I couldn’t agree more about the rain of fish. If they leave it at that explanation, I’m going to be really annoyed. Not only is the fishnado impossible in its own right as a weather phenomenon, but it’s just *way* too big a coincidence that the impossible weather phenomenon happens to kill Stavros’s firstborn son when Stavros is specifically worried about some impossible weather phenomenon killing his firstborn son. Of course, just because that’s the explanation the TV news is running with doesn’t mean it’s the real explanation. I’m still hoping we’ll get a more satisfying one before all is said and done. (The most obvious alternative explanation, of course, is that there are supernatural forces at work. But I still maintain that’d feel like a cheat to me, especially since so much of Malvo’s activity is so mundane. Does Loki really need to travel to Reno to find out who’s in Fargo, and where to find them? Does a minion of Satan really have to worry about the cops?)

    I also noted the proper soft drink terminology — not the first time I’ve heard it in the show, by the way. After 20+ years of going along to get along in the Mid-Atlantic, where it’s “soda,” Fargo has me going out of my way to say pop again. 🙂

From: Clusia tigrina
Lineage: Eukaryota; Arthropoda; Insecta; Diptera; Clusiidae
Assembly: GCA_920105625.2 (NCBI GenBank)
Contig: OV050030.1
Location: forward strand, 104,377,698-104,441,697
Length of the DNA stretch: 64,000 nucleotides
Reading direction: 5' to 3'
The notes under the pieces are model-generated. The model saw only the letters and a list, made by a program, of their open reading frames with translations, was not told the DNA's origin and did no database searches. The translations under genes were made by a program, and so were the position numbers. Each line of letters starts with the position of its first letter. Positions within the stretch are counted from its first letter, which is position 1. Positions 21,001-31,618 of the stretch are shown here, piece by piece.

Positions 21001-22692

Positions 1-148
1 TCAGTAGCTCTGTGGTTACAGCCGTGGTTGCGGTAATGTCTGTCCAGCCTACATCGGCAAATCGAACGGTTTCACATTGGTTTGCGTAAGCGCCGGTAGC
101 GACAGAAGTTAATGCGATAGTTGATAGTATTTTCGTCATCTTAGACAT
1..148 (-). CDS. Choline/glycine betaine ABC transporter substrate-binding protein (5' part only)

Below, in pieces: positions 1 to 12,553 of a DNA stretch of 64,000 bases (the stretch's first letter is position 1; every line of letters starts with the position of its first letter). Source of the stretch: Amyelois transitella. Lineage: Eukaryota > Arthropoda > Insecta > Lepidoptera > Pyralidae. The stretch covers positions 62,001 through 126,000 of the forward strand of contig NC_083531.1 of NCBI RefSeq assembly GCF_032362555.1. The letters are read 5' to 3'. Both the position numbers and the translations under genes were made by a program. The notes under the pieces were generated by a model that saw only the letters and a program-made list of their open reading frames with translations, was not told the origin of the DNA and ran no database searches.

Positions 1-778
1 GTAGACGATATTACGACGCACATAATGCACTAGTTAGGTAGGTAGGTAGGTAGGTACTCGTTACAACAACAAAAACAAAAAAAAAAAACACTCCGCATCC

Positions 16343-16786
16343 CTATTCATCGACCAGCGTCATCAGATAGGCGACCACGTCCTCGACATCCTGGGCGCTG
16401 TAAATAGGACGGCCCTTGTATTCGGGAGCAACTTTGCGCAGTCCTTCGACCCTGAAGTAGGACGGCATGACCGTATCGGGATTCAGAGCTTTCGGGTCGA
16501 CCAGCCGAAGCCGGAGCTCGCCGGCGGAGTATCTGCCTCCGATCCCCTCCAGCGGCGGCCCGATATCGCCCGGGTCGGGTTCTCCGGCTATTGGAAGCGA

2. I didn’t like the scene where Malvo went on his spree and they didn’t show it. It felt like a cheap way to save a buck. Show us some action for once!

  3. Jay Peters says

    As a Minnesotan far away from it, I too have been watching and checking for ‘accuracy’. I think what really strikes me is the way that people discuss and many times “explain” something. After some stumbling and bumbling ala Lester and Grimley (“yeah, well, ya know…I ah, well….)it comes out eventually short and to the point. As far as credibility of events (the fish), let’s not get too carried away. After all, most events in the show are pretty far fetched. If they weren’t it would not be nearly as entertaining. I don’t think anyone needs to explain or justify anything. The blizzard? We’ve all experienced some bad ones and white-outs but not through a gauze covered lens. I am disappointed in Billy Bob Thornton’s Malvo. Not nearly scary enough…he’s meant to be, but Billy Bob doesn’t really strike fear in my heart. I think a bad casting choice. He seems bored. Anyway, I’ll keep watching. I’ve talked a few people I know here in Malaysia into watching it…”Do people really talk like that?” “Is it always cold and snowy?”. “Did this really happen?’ I just tell them “you betcha”.